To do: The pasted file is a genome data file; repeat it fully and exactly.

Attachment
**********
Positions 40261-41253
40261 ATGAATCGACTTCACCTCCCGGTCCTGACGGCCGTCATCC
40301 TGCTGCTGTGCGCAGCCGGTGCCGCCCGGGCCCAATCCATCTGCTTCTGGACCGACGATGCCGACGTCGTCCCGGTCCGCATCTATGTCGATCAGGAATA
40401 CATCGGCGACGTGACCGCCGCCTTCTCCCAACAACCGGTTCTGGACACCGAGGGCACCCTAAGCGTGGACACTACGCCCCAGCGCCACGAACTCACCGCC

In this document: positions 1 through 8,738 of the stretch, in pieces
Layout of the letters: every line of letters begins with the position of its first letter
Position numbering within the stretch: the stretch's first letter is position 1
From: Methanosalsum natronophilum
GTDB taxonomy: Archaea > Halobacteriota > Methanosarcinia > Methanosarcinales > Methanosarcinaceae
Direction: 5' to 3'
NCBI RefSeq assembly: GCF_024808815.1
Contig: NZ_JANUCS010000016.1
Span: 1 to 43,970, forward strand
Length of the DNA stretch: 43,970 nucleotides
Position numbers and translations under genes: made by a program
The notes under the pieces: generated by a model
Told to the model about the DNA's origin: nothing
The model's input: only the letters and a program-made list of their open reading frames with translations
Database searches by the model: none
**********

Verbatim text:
Positions 40261-41253
40261 ATGAATCGACTTCACCTCCCGGTCCTGACGGCCGTCATCC
40301 TGCTGCTGTGCGCAGCCGGTGCCGCCCGGGCCCAATCCATCTGCTTCTGGACCGACGATGCCGACGTCGTCCCGGTCCGCATCTATGTCGATCAGGAATA
40401 CATCGGCGACGTGACCGCCGCCTTCTCCCAACAACCGGTTCTGGACACCGAGGGCACCCTAAGCGTGGACACTACGCCCCAGCGCCACGAACTCACCGCC

In this document: positions 1 through 8,738 of the stretch, in pieces
Layout of the letters: every line of letters begins with the position of its first letter
Position numbering within the stretch: the stretch's first letter is position 1
From: Methanosalsum natronophilum
GTDB taxonomy: Archaea > Halobacteriota > Methanosarcinia > Methanosarcinales > Methanosarcinaceae
Direction: 5' to 3'
NCBI RefSeq assembly: GCF_024808815.1
Contig: NZ_JANUCS010000016.1
Span: 1 to 43,970, forward strand
Length of the DNA stretch: 43,970 nucleotides
Position numbers and translations under genes: made by a program
The notes under the pieces: generated by a model
Told to the model about the DNA's origin: nothing
The model's input: only the letters and a program-made list of their open reading frames with translations
Database searches by the model: none